Having flunked graduation for a second time and needing cash to support his crabby (and thus unemployed) father, Danny Fisher takes a job as a singer in the King Creole nightclub - about ... See full summary »
Charlie Rogers is a leather-jacketed biker who's fired from a singing engagement after getting into a fight with a group of college toughs. While riding his cycle to the next gig, an irate ... See full summary »
When he completes his military service Walter Gulick returns to his birthplace, Cream Valley, New York. He was orphaned as an infant and grew up elsewhere but always wanted to return to ... See full summary »
Rick Richards is a helicopter pilot who wants to set up a charter flying service in Hawaii -- along the way he makes some friends, including a young Hawaiian girl and her father, romances Judy Hudson, and sings a few songs.
Michael D. Moore
Sam Burton's second wife Neddy is Indian, their son Pacer a half-breed. As struggle starts between the whites and the Kiowas, the Burton family is split between loyalties. Neddy and Sam are... See full summary »
When the Kwimper family car runs out of gas on a new Florida highway and an officous state supervisor tries to run them off, Pop Kwimper digs in his heels and decides to do a little ... See full summary »
Lucky Jackson arrives in town with his car literally in tow ready for the first Las Vegas Grand Prix - once he has the money to buy an engine. He gets the cash easily enough but mislays it when the pretty swimming pool manageress takes his mind off things. It seems he will lose both race and girl, problems made more difficult by rivalry from Elmo Mancini, fellow racer and womaniser. Perhaps some singing will help. Written by
Jeremy Perkins <firstname.lastname@example.org>
When the wedding scene was filmed, many tabloid magazines at time published photos of the "wedding" and suggested that Elvis Presley and Ann-Margret really had gotten married. See more »
In the "What'd I Say" music scene, an electric piano can be heard very clearly on the soundtrack - yet only an acoustic concert piano is seen on film. See more »
Count Elmo Mancini:
What difference does it make? Unfortunately you are on your way to Los Angeles and I have to work on my car, therefore we have no time for a beautiful girl.
I guess you're right.
See more »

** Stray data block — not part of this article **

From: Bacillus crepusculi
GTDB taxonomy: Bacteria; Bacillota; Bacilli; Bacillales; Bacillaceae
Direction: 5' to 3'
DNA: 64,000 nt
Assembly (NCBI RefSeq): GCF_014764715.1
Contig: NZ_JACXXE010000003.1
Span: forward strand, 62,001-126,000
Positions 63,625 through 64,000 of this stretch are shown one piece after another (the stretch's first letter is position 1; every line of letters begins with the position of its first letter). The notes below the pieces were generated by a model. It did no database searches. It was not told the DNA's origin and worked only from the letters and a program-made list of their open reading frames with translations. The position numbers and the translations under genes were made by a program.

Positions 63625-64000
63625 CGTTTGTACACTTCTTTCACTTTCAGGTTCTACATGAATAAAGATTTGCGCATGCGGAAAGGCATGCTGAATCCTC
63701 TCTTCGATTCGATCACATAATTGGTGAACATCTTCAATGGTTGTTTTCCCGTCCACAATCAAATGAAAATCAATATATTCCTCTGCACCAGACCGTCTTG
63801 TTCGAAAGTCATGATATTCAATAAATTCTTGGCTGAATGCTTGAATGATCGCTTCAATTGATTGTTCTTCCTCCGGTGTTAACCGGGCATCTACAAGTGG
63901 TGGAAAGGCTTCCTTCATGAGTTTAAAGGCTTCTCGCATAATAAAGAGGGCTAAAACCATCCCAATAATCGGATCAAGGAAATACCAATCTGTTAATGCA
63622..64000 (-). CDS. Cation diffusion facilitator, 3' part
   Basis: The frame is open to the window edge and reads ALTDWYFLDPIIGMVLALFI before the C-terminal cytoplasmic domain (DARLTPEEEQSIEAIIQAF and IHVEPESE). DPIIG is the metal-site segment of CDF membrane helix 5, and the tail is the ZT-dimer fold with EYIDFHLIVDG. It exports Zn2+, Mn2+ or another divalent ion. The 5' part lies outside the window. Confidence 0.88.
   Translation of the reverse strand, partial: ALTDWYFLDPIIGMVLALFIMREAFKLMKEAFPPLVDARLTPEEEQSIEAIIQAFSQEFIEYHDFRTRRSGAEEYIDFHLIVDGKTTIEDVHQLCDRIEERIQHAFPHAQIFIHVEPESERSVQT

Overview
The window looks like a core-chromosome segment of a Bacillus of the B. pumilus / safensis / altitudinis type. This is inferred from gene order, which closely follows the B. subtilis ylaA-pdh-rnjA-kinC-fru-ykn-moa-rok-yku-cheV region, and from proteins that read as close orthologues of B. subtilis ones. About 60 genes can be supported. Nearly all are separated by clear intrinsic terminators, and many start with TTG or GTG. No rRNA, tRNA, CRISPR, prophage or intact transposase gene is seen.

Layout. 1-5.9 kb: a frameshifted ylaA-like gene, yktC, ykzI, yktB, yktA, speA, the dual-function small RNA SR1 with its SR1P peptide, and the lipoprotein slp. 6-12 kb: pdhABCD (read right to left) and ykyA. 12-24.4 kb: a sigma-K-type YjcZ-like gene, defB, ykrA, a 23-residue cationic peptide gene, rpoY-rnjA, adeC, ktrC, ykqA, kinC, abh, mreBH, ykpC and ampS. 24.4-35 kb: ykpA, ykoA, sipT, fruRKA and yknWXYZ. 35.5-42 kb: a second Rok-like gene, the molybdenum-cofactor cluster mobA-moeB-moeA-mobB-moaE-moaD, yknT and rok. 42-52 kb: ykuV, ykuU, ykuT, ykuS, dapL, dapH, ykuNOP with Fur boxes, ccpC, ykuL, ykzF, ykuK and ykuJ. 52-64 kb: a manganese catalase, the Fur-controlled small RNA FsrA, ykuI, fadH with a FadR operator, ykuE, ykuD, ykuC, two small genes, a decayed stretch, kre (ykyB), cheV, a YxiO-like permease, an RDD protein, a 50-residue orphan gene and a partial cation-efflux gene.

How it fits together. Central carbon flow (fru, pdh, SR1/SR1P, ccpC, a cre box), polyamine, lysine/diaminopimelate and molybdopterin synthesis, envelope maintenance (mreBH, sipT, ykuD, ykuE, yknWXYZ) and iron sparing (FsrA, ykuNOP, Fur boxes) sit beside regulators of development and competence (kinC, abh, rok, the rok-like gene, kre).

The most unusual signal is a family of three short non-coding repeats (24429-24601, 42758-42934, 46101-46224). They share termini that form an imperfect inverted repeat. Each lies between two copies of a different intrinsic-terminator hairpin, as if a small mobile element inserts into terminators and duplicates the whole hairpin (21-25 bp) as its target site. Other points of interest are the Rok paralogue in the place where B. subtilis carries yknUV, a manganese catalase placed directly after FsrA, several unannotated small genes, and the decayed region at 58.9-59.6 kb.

The first time I saw this movie was in the Army before it hit the movie theaters for the general public, and as all ye guys know, if a movie goes over in the Army - well, it's gotta become a big smash it, and with Elvis Presley wooing Ann Margaret, well - Ann Margaret was all the service guys had to see. The Hell with the rest of the show! The guys whistled, cheered, and that night probably dreamed that they were Lucky with Rusty! Anyone who doesn't like this movie is an old Grumpy! All right gang, so it's predictable and we've seen it many a-time in the movies. Guy sees girl, girl hates guy, guy still chases girl, and like Irving Berling wrote: "A Man Chases A Girl Until She Catches Him!" In the old Fred Astaire-Ginger Rodgers movies, Ginger always hated Fred until they had their first dance together and then the love affair started, and if you'll notice, the same thing happens here in Viva Las Vegas. Rusty doesn't like Lucky until they sing their first song together and then the love affair starts. This was the formula in those days. Funny thing: There was this story that went that in the Astaire-Rogers movies, Fred gave Ginger class and Ginger gave Fred sex! Well, not exactly, but you know what I mean. Astaire was not really the most sexiest looking of men, so he had to have the sexy lookin' gals around him to make the teaming work, but in Elvis and Ann-Margarets pairing, who was giving who sex? Song are great, dances numbers great, cast is very good, and it IS probably the best musical film that Presley ever made! He and Ann-Margaret was very wise never to appear again in a film. This was as far as I'm concerned a one time deal. Same thing as Sylvester Stallone and Dolly Partin in Rhinestone. It was a one time deal and the paring for one film was great and should not be repeated, but - sometimes I wonder what Barbra Striesand's "A Star Is Born" would have turned out like if she could have got her first choice for the film - Elvis Presley. What a dynamite of a movie that would have been, but - it was never to be!
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